As I’m a creative writing tutor as well as a writer, it has been suggested that I should include a few hints and tips about writing, here, on my blog. As I’ve just been asked about writing serials, that’s where I’ve decided to begin …
Serials appear in a few weekly magazines. Those magazines I know of in the UK and Ireland are:
- The People’s Friend
- Woman’s Weekly
- My Weekly
- Ireland’s Own
My Weekly arrange two- and three-part serials to be written by writers they already know, so that’s not a good place to begin, unless you already have a sturdy short story track record with them.
The People’s Friend is quite flexible and publishes serials of all lengths. Absorb and understand the ethos of the magazine and send for their writers’ guidelines before you begin. PF is open to several scenes or chapters per episode and the fiction team is looking for an opening instalment of 6,000 to 7,000 words with following instalments a little shorter, around 5,000 words. They’re also happy for multi-viewpoint, which means that you can follow the stories of several characters (so long as they all impact upon one another, of course). Approach Shirley Blair, the fiction editor, with a clear idea for the serial. Don’t outline the whole serial, don’t write the whole serial, just know what you want to write about and the characters. If you’re asked to write the first instalment don’t go further because you might be asked to rewrite and rewrite. Once they have the first instalment as they want it they’ll pay you for it and expect the rest of the serial to follow – one instalment at a time. Think family-related entertainment.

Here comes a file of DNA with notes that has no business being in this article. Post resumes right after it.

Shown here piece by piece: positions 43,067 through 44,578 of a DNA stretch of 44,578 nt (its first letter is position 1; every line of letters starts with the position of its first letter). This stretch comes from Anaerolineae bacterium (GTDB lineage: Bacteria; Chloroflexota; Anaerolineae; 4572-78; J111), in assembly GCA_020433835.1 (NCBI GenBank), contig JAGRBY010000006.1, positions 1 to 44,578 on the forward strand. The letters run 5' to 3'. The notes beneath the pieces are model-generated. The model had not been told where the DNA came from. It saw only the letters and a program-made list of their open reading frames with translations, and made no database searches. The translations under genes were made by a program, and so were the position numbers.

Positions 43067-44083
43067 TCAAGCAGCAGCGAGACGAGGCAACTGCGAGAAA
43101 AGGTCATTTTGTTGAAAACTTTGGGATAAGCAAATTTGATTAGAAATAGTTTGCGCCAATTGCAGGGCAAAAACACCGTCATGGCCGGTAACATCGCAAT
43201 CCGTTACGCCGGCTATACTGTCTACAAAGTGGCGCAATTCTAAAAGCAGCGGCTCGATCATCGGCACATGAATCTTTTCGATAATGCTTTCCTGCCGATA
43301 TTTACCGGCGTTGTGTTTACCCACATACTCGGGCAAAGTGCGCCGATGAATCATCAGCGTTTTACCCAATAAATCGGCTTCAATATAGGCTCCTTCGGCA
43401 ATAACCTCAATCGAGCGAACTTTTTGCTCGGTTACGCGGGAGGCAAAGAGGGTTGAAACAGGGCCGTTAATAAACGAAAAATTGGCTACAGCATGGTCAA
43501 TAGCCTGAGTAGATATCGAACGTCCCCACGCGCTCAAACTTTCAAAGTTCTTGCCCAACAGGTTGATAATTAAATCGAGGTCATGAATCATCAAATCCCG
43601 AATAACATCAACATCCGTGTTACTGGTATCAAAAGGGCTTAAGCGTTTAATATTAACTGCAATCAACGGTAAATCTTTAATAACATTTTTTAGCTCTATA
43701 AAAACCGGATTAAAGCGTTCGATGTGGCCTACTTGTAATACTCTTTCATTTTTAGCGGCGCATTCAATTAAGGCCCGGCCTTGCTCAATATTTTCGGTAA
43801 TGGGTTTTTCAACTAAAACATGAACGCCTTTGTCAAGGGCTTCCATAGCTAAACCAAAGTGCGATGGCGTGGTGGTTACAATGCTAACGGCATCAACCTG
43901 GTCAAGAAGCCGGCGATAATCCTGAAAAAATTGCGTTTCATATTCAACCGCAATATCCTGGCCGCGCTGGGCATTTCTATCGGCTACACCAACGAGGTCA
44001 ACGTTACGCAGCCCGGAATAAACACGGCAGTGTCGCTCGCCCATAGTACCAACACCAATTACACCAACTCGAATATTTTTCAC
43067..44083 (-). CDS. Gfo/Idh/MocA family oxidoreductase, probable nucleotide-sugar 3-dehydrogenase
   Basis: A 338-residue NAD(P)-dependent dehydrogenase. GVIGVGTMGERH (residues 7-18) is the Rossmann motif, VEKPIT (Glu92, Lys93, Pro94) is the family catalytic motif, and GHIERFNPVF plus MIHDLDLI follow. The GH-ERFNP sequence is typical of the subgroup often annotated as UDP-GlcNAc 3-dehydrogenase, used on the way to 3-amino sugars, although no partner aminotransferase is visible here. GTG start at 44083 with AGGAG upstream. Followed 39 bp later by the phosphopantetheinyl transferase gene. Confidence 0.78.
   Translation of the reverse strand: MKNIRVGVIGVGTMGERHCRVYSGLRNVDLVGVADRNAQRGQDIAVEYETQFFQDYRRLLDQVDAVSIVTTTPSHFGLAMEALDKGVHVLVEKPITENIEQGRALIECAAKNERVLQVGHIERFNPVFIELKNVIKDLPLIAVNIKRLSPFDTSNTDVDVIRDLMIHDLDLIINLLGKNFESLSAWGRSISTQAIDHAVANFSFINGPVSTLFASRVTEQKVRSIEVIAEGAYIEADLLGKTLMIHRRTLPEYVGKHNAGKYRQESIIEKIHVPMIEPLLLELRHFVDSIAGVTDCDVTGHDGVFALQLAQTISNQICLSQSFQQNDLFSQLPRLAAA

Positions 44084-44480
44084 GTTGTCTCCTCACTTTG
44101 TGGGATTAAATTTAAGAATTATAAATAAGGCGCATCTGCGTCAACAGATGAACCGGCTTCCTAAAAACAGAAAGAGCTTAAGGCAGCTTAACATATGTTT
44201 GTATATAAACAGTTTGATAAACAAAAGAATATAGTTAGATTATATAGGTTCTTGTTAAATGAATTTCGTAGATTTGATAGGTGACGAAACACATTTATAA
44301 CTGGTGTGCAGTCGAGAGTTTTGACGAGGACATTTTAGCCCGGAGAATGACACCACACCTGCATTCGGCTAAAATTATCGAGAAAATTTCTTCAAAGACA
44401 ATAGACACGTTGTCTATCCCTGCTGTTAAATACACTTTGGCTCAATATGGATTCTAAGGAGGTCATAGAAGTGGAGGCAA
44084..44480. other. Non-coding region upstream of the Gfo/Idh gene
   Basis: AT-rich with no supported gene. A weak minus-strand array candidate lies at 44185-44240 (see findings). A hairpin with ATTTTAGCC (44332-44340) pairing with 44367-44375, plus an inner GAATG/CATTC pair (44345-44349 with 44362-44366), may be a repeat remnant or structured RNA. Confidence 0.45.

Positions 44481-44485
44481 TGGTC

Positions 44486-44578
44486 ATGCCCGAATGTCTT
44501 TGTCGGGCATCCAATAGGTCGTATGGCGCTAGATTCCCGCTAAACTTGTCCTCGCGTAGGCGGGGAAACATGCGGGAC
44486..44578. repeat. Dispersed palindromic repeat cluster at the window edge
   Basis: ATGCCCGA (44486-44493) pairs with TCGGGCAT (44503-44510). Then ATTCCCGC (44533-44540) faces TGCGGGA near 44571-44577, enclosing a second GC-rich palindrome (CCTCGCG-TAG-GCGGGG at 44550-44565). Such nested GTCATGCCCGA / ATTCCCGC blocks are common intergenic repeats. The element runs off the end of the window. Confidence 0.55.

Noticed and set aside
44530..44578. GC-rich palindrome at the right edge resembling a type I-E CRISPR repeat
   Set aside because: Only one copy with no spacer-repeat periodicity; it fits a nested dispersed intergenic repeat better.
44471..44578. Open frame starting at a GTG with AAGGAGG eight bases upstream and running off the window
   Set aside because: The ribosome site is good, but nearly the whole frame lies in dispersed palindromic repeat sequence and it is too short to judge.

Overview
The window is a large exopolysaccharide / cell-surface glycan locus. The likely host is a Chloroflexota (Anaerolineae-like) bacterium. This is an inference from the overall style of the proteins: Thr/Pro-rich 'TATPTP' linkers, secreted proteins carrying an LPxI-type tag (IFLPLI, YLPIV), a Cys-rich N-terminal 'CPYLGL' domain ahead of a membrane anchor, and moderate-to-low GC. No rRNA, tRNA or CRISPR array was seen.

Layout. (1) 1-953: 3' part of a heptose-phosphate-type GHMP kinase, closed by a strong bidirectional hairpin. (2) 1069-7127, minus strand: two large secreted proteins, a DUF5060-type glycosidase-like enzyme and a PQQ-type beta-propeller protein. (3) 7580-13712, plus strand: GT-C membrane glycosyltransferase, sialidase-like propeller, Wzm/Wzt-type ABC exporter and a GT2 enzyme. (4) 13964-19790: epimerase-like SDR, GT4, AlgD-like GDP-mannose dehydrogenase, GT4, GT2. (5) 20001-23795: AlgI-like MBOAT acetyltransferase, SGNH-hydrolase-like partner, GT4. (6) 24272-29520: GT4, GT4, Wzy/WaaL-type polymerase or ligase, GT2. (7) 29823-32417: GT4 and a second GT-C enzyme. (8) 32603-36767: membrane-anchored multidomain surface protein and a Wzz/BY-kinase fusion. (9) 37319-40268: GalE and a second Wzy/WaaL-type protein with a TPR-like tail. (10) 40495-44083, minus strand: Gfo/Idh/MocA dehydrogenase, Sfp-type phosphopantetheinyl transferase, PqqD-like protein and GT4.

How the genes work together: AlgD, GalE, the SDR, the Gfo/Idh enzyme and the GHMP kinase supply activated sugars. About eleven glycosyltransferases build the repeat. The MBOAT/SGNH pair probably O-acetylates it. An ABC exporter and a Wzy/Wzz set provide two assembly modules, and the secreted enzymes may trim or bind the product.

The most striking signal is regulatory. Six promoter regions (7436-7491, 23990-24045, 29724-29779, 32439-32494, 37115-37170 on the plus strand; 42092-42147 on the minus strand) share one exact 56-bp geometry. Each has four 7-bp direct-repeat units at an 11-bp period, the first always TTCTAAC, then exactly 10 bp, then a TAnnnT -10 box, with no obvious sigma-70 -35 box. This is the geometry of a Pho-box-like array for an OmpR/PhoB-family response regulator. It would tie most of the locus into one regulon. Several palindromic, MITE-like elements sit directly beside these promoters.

Woman’s Weekly is looking for new serials, right now! The fiction team wants three-parters, 3800 words each. As for The People’s Friend, they need to see the idea before asking to see more. Email Fiction Editor Gaynor Davies at email@example.com with your idea.
The last time that I spoke to Ireland’s Own they were looking for serial ideas. Be aware that Ireland’s Own is a general interest magazine – so make your idea appeal to both genders.
- As with just about any piece of fiction, leap into the story. As it’s a serial, do so for every instalment.
- Magazines like plenty of dialogue to carry the story and develop character.
- Avoid any subjects that are gritty: think decent people and real conflicts (but not too nasty).
- Finish each instalment with a ‘curtain’ ie something to make the reader buy the magazine next week to see what happens. Dramatic dialogue is excellent for curtains. ‘I’m afraid she needs an operation,’ said Dr. Baines. Or freeze the action. Clarissa’s heart lurched as the edge of the cliff began to crumble.
- As with all longer fiction, make certain that you have enough story to carry the wordcount. Having more words at your disposal than in a short story doesn’t mean you can pad or ramble. You’ve got to write tightly, even whilst realising the characters, and absorb your readers. Magazine readers tend to be in a short story frame of mind so a serial instalment can be quite an effort for them. You’ve got to make it worthwhile.
Serials are an important part of a magazine and often planned and laid out ahead of almost every other component. AND, after the magazine has published the serial, you can sell it as a novella, a large print book or even a full novel (although that might take expansion). So you get paid again!
Hands up everyone who’s going to have a go at writing a serial …